HITS Daily Double

By Karen Glauber

Some of us haven’t spoken since The Gathering in Louisville, which remains the most impactful way to catch up with radio friends and get a snapshot of some of the best new bands releasing music this year. Without question, the hotel performance of Frank Carter and the Rattlesnakes made the most lasting impression. When was the last time an artist left a mark—literally, a footprint on the ceiling of the ballroom—like he did? After his star turn in Kentucky, Frank and the band flew to Europe to open the Foo Fighters tour, with Dave Grohl joining Nerf among Frank’s famous fans.  I can’t fathom a scenario where “Crowbar” isn’t a huge hit for Alternative radio, so don’t disappoint me, friends.

There was an element to The Gathering that I described to Lynn Barstow and Andrew Harms as “fiddling while Rome burns.” The radio-and-record community was feeling its full “swagger,” but here’s what you need to know: If Modern Rock radio doesn’t strive to regain its status as a meaningful destination for new music, we’ll all be updating our résumés within the next two years. Despite what a certain consultant (aka “the format killer”) prescribes, you’re not going to win by playing songs until they’re wallpaper. Your ’90s library, which comprises 70% of your programming, has been co-opted by the latest iteration of the Classic Rock format, which already has the 40+ audience in its grip (and is gaining on the younger demo).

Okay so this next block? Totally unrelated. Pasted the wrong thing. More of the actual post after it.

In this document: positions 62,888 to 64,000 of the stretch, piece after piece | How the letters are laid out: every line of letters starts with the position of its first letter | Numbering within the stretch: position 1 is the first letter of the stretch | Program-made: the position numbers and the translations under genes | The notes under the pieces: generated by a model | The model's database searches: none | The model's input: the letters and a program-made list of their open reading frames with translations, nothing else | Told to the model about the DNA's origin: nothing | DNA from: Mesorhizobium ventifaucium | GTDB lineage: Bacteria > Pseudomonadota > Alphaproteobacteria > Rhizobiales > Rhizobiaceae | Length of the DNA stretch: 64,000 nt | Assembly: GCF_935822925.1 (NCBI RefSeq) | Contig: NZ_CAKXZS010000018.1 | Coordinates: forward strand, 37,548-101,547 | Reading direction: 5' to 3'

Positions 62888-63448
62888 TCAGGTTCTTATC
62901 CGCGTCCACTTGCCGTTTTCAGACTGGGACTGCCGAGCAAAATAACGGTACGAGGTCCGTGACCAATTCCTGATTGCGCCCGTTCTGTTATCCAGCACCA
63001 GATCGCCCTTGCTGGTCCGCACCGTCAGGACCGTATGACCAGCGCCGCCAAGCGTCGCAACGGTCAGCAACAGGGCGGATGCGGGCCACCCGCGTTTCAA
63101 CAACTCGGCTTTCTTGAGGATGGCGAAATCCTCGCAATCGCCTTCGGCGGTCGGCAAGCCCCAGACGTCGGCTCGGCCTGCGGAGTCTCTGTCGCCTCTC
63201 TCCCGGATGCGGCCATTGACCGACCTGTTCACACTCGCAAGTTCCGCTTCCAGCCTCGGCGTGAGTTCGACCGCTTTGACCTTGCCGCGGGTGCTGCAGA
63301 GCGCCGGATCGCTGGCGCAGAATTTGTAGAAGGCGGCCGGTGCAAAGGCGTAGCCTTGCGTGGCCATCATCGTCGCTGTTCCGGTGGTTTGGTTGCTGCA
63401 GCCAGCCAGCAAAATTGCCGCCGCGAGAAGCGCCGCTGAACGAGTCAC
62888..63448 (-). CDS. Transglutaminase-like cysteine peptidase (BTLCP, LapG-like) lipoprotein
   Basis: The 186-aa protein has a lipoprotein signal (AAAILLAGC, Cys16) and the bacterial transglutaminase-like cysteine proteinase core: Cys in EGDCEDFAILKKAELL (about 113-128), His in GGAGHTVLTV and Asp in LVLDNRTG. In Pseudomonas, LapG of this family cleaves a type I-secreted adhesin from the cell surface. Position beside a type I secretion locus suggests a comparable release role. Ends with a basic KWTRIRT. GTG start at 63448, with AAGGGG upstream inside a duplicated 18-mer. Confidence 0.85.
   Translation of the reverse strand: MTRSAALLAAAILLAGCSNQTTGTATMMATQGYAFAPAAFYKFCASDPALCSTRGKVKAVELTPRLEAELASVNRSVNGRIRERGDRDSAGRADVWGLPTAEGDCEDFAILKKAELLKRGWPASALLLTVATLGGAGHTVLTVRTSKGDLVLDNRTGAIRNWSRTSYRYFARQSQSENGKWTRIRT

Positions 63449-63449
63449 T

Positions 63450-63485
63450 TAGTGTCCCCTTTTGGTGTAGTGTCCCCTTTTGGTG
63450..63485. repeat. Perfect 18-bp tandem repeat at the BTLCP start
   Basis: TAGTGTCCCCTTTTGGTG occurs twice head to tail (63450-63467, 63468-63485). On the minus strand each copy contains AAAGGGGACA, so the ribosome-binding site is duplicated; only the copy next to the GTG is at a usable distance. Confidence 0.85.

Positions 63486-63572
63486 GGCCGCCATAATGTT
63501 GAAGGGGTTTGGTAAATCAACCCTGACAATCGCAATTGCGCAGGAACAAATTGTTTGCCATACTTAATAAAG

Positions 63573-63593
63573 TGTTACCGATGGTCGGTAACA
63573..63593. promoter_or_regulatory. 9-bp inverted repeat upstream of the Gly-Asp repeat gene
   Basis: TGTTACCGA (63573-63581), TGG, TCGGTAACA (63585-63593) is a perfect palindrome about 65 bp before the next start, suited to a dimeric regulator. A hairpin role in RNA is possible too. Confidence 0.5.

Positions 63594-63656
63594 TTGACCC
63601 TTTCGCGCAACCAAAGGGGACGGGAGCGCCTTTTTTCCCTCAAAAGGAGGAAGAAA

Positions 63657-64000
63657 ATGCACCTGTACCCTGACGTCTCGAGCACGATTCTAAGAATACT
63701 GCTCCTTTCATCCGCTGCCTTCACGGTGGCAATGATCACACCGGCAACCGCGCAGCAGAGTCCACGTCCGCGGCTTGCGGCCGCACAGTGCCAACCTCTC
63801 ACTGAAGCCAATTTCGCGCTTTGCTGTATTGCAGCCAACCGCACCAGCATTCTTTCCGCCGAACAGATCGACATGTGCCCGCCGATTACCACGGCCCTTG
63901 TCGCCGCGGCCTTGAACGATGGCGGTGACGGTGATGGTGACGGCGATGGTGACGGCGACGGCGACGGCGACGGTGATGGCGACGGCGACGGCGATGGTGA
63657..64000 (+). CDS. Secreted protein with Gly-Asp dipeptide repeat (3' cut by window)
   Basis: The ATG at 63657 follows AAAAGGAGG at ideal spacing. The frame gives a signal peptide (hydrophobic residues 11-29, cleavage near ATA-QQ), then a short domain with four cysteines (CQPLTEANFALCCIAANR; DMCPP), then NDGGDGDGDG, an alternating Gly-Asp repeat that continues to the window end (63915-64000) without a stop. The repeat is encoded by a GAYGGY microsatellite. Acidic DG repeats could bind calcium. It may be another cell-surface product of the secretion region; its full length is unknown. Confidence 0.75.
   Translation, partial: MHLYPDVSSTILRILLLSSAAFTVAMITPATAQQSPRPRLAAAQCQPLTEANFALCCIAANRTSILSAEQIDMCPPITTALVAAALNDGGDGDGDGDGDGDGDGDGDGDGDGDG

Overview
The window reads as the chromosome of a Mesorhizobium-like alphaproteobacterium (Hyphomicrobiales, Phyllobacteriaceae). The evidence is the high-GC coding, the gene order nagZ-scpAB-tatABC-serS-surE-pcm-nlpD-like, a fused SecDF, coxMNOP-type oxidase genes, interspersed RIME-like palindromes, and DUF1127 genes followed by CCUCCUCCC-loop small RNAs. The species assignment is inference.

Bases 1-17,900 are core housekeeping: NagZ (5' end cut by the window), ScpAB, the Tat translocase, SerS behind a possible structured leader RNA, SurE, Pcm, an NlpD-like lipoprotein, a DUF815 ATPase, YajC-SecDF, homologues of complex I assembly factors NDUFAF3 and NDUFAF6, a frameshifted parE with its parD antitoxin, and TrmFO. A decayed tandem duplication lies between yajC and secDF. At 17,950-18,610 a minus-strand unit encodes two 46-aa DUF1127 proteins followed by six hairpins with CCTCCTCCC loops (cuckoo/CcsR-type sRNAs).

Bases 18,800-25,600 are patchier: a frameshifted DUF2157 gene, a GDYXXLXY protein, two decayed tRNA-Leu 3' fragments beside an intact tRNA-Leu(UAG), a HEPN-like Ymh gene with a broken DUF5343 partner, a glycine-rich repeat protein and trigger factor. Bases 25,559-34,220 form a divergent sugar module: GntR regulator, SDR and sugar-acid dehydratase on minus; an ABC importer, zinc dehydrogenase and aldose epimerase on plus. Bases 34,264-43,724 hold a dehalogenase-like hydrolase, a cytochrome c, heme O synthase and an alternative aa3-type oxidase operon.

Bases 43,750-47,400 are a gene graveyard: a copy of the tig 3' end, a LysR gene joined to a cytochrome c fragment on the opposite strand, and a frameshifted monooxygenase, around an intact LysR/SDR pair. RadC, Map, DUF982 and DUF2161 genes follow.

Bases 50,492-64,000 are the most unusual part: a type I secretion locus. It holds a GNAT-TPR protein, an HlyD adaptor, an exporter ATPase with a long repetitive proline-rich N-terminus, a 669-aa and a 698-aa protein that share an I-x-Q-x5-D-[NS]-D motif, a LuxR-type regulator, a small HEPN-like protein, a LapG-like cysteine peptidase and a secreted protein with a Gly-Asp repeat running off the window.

The Alternative stations that are focusing on the 18-34 demo are thriving far better than the stations that are still playing lovelytheband’s “broken” as a current. To ignore artists like Panic, Billie, AJR, Dominic Fike, etc., is to do so at your own peril. Only ONE Alternative album was in last week’s Top 200: Vampire Weekend’s latest. This band should be revered! Not only is Father of the Bride their best work, but their cultural impact in the rock world gives the Alternative format validity.

The advent of streaming has been very profitable to labels, and there’s seemingly endless money to be spent on radio promotion. The perception at record companies is that the Alternative format is a “loss leader”—our label friends are continuing to spend like drunken sailors on shore leave because the format will, on occasion, still recognize the “magic” of a song and create a platform from which to launch it to other formats. Shaed’s “Trampoline” is still #2 at Alternative BECAUSE there are 7k combined spins from Top 40 and Hot AC to prop up call-out at our format. The same holds true for Billie Eilish, who is the single most important artist currently making music and yet was ignored by Alternative programmers, with a handful of exceptions.

If the perception by our bosses is that the Alternative format doesn’t matter, how do we turn that around? I’ve spent my career focused on breaking new artists, using radio as the catalyst to achieve that goal. Where is your passion? What are YOU doing as an INFLUENCER? I refuse to accept that you’re all too sated by the status quo to allow the format we’ve cared about for so long to collapse around us. Was it always your dream to program FM sports? If so, that could be the next chapter in your career.

I don’t know about you, but I’ve got bands to break: Badflower, Cigarettes After Sex, Fontaines D.C., Sharon Van Etten, Frank Carter and the Rattlesnakes, a new Flora Cash, AJR, etc. Not to mention that two of my favorite bands, Spoon and Cold War Kids, are out with career-defining songs. Think about the incredible artists you saw in Louisville, including Cherry Glazerr, The Regrettes and Upsahl— build their careers now for YOUR future. Thank you for your time.

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